Science was always my favorite subject in grade school and during my undergraduate career.  My favorite class in college was biology and despite the stress level, I found chemistry to be fascinating and I loved the challenge.  Was it always easy? Of course not – it was science, and its level of difficulty was one of the many reasons I ultimately decided to change my major from pre-vet to agricultural communication. I understand that science can be confusing and at times make you want to pull your hair out, but at the same time it is such an important part of life that everyone should have a basic understanding of scientific concepts.

I believe that one reason people are so skeptical and even dismissive of science today is because they don’t understand basic science – and many don’t seem to be willing to take the time to understand something new if it isn’t required of them.

The anti-science movement 

Unfortunately in today’s society there is an entire movement of people that dismiss science, which can have consequences on the society as a whole. A key example of this movement is the parents who refuse to vaccinate their children and cause otherwise healthy children to develop diseases that should have never resurfaced because of the advances in medicine and science.

All the science points to why vaccinations are necessary, yet some parents think they know what’s best and choose not to vaccinate their children. Why?

This movement not only affects public health, but modern agriculture as well.

Science and agriculture

Some people believe that science has no place in agriculture and that growing crops and raising livestock should be as “simple” as it was in the old days. There’s just one problem with this ideology – to say that science has no place in agriculture is like saying chocolate has no place in chocolate milk. It’s absurd.

Science and agriculture are not just related, agriculture is science. Agriculture is defined as the science or occupation of farming. Whether you choose to believe it or not, every decision that is made on a farm is science-based to ensure it is the best decision for the future of the farm, the handling and care of the livestock and the safety of workers.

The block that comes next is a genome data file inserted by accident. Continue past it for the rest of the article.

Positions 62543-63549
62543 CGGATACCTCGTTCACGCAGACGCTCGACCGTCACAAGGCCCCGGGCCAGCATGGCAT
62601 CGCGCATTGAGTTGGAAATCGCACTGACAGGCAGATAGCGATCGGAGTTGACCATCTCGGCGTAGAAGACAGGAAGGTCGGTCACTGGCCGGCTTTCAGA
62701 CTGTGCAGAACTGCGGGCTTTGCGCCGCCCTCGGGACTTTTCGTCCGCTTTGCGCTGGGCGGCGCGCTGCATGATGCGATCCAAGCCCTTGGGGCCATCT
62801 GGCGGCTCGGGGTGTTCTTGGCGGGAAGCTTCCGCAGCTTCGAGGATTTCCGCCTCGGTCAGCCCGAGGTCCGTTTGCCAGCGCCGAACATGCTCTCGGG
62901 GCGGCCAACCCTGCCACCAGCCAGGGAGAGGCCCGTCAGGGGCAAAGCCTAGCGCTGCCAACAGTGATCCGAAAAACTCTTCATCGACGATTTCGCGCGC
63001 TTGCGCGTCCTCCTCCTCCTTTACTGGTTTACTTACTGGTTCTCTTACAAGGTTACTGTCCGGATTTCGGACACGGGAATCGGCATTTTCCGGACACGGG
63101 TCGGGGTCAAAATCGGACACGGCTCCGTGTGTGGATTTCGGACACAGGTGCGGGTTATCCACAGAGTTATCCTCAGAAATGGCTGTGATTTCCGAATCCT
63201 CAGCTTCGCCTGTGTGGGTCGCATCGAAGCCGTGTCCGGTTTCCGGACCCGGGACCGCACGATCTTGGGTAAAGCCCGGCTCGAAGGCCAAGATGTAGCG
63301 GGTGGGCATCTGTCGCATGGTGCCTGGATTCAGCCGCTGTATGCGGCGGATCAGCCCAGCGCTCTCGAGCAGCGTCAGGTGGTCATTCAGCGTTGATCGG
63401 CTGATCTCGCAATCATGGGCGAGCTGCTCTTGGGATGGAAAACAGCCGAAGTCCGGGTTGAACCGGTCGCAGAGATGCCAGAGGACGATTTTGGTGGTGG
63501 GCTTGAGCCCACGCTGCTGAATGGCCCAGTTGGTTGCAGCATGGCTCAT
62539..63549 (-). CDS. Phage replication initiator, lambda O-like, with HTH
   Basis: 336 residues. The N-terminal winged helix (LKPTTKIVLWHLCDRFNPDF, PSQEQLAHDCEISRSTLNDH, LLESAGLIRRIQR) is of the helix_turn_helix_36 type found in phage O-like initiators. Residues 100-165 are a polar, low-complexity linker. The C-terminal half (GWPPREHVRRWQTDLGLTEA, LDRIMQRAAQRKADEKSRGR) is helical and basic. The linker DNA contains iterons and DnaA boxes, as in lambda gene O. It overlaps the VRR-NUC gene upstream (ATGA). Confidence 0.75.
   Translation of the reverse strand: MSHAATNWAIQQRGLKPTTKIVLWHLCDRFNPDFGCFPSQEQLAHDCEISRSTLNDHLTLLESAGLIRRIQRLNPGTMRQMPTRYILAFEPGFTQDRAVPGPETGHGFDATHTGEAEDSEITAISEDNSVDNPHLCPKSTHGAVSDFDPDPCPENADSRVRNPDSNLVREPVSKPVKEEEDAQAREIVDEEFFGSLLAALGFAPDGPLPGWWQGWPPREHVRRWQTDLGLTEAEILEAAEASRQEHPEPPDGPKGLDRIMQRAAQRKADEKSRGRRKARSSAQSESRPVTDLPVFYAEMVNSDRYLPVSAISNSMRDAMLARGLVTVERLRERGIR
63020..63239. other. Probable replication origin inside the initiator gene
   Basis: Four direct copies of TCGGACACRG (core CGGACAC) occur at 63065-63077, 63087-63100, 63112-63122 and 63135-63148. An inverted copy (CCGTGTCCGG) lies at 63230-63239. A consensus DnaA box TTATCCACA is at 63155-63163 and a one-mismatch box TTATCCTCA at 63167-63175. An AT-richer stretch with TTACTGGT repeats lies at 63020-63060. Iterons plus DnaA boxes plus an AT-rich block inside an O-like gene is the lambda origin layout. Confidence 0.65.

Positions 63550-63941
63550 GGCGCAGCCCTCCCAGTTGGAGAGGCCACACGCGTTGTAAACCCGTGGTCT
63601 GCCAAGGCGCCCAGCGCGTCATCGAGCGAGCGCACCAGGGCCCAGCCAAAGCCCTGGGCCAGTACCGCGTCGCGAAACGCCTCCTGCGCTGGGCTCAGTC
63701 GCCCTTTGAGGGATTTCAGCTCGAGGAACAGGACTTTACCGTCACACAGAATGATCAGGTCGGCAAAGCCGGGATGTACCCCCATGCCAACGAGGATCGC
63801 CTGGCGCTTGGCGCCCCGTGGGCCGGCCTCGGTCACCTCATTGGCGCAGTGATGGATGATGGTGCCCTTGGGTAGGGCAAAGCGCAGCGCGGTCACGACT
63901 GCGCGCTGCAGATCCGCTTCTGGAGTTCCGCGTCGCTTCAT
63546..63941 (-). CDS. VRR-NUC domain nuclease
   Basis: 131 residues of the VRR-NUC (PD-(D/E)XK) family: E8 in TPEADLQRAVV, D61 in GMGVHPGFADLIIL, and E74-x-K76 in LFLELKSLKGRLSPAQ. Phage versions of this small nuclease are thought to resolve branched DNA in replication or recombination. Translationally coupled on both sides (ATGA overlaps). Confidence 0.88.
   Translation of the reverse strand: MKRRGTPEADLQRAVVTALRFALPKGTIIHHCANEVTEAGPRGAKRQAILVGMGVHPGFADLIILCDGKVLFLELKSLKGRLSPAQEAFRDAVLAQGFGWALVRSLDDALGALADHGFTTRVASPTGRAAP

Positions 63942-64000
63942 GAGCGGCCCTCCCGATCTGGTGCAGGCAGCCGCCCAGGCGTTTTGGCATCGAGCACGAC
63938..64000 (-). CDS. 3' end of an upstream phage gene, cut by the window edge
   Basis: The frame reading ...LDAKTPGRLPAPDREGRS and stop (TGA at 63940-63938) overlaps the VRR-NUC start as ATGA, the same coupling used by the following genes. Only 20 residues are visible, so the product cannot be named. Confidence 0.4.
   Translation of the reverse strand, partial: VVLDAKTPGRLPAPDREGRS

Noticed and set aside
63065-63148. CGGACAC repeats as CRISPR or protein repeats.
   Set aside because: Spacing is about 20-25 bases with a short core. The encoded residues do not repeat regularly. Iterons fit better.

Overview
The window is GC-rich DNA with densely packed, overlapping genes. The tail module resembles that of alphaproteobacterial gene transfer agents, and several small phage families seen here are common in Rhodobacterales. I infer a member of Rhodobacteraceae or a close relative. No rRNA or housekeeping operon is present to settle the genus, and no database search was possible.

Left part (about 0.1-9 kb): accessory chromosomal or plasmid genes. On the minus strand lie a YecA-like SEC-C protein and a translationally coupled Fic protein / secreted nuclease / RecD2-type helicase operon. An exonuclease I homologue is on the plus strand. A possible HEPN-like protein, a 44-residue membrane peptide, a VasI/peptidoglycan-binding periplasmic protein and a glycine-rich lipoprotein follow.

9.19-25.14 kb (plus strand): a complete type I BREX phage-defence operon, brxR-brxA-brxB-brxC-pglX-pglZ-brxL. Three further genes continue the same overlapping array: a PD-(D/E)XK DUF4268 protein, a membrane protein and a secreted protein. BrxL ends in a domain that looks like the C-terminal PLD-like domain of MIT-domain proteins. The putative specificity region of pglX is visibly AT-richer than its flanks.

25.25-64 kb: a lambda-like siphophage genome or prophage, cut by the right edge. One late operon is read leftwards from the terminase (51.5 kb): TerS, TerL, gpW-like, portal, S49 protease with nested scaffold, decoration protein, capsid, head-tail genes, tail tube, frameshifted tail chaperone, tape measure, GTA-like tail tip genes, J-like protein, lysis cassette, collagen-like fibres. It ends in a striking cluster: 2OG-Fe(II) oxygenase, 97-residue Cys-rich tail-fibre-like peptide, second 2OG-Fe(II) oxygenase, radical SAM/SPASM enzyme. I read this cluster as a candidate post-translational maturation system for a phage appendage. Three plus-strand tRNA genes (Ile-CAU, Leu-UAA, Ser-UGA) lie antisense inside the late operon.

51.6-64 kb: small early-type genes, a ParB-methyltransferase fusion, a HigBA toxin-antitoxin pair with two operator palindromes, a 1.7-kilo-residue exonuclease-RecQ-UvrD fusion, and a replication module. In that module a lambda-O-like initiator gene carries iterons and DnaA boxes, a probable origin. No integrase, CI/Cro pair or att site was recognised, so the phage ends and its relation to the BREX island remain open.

1559415_10152860328425636_5963556534072063644_o (1)Without science and advancements in agriculture we wouldn’t have the abundant food supply that we have today. Science allows farmers and other agriculturalists to combat drought, insects and disease while also being able to produce enough food for the growing population.

The anti-science movement has been spreading misinformation about modern agriculture practices for some time now because they either don’t take the time to understand the science behind the decision-making process or they don’t trust the science.

What is good science? 

A little skepticism isn’t bad to have, but when everyone thinks they are an expert on something and shares information that may or may not be true, it can be difficult to separate the good science from the bad.

Science is always advancing and subject to challenge from experiments, so a good rule to keep in mind when reviewing scientific studies is to trust but verify.

Here is a list of criteria to help you decide the credibility of science:

  1. Peer reviewed – Make sure the research is evaluated by other professionals and scholars in the same field.
  2. Publication credibility – Make sure the research is published in a scholarly journal.
  3. Double check – Find other sources that share the same findings.
  4. Consensus – One experiment doesn’t make something valid and accepted as the truth. Find other experiments that have come to the same conclusion.

Agriculture and science are two peas in a pod which is why I am planning to pursue a master’s degree in science communication. While kids and college students head back to school in the next few weeks, maybe all of us can take the opportunity to study up on science.